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Japanning is an age old process of protecting metal surfaces by applying several successive layers of a syrup-like black coating and then baking it to a hard and durable finish. It was often applied to vintage machines and tools before the advent of petrochemical based coatings. Although there's debate on its exact recipe among vintage machine restorers, the coating was made by dissolving crushed, or powdered ashphaltum (bitumen) in turpentine and then combining it with boiled linseed oil.

While turpentine is a fairly good solvent for ashphaltum, it doesn't fully dissolve it, leaving large sized particulates suspended in the mixture. Getting decent results requires allowing the large particles to settle to the bottom over several hours and then filtering it. Even when filtered, it still tends to clump in regions when applied and doesn't consistently produce the highly-prized smooth satiny finish.

I suggested using acetone as an alternative solvent to another restorer, but he claimed the Ashphaltum only stayed in solution for 30 minutes before settling to the bottom, while turpentine action was faster. I'm surprised since acetone is very good at dissolving greases, oil, waxes and other organic substances. Why would it be less effective than turpentine?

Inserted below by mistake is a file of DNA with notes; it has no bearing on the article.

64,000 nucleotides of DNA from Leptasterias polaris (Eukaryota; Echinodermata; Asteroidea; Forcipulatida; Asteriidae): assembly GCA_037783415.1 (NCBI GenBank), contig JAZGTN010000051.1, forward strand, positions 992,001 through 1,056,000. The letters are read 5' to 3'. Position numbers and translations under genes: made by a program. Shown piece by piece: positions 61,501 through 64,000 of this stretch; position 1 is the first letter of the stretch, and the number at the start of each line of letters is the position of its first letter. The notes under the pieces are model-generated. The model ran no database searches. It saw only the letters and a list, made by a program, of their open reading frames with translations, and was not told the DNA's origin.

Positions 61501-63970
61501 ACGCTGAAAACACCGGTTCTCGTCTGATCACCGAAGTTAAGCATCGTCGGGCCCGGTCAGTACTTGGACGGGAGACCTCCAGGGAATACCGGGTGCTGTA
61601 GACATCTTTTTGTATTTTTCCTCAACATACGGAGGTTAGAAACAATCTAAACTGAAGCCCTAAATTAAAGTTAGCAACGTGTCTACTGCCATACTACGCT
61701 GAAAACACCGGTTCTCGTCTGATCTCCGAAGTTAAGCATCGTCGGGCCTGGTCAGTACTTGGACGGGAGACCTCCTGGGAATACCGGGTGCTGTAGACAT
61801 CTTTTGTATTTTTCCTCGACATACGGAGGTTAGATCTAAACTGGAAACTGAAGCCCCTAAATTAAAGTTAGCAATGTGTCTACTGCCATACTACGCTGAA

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My question is what is in the "ashphaltum". I am a metallurgist but the materials section at Amoco also included the asphalt experts; Amoco did more R&D on asphalt pavements than any other oil company. I heard many times that asphalt is a blend of asphaltenes , resins , and oils , giving a wide variety of properties . Asphalt is fully soluble in acetone, I believe they usually used MEK to clean lab equipment. So if it won't dissolve, your material is not all asphalt.

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  • $\begingroup$ Thanks. It could be that acetone may be an excellent solvent, but isn't good at forming a suspension with certain materials? Oil doesn't dissolve in water, but it can be suspended in water. Milk is an example. Does the polarity of acetone or higher density of the ashphaltum make it difficult for acetone to hold it in suspension? $\endgroup$
    – user148298
    Feb 8, 2022 at 2:45

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